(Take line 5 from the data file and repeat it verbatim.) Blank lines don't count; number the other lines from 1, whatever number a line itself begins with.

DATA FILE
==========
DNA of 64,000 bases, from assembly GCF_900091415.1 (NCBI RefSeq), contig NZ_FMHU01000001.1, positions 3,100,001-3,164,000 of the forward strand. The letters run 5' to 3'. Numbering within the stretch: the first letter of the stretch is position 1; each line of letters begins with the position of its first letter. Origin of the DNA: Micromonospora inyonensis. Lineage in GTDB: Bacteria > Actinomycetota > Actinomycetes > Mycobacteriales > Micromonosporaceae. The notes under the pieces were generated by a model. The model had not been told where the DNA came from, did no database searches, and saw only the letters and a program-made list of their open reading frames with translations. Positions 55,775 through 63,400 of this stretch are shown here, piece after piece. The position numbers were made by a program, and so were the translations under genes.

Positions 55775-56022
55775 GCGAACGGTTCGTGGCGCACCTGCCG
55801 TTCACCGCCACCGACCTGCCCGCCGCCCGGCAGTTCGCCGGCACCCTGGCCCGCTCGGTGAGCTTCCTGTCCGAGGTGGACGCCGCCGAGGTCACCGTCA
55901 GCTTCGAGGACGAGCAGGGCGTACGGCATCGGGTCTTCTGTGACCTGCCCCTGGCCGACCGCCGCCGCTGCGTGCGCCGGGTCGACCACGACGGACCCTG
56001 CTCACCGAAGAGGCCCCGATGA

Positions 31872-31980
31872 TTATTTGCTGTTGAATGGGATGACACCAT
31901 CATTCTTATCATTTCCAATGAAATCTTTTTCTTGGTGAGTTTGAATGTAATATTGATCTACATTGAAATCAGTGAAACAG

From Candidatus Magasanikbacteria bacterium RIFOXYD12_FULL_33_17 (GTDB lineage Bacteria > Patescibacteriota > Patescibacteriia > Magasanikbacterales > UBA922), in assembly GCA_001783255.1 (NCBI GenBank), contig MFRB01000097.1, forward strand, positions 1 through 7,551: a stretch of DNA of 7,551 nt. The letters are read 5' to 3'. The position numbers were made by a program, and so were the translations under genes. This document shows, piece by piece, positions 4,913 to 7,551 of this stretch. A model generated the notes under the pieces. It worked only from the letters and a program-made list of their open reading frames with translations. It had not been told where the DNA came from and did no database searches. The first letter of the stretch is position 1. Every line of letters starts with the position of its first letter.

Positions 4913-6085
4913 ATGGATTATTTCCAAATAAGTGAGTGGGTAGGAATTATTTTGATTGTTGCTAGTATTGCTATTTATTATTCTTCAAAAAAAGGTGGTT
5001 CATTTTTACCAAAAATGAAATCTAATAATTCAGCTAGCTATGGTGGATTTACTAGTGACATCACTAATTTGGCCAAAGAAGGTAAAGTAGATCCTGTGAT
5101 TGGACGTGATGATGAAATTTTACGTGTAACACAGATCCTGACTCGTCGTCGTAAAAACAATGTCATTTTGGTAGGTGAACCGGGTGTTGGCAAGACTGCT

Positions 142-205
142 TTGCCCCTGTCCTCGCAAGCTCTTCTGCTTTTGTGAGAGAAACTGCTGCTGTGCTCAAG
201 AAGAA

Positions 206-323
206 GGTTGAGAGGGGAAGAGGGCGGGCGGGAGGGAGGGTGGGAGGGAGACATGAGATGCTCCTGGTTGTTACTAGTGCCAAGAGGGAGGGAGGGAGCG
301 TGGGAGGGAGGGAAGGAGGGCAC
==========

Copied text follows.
55901 GCTTCGAGGACGAGCAGGGCGTACGGCATCGGGTCTTCTGTGACCTGCCCCTGGCCGACCGCCGCCGCTGCGTGCGCCGGGTCGACCACGACGGACCCTG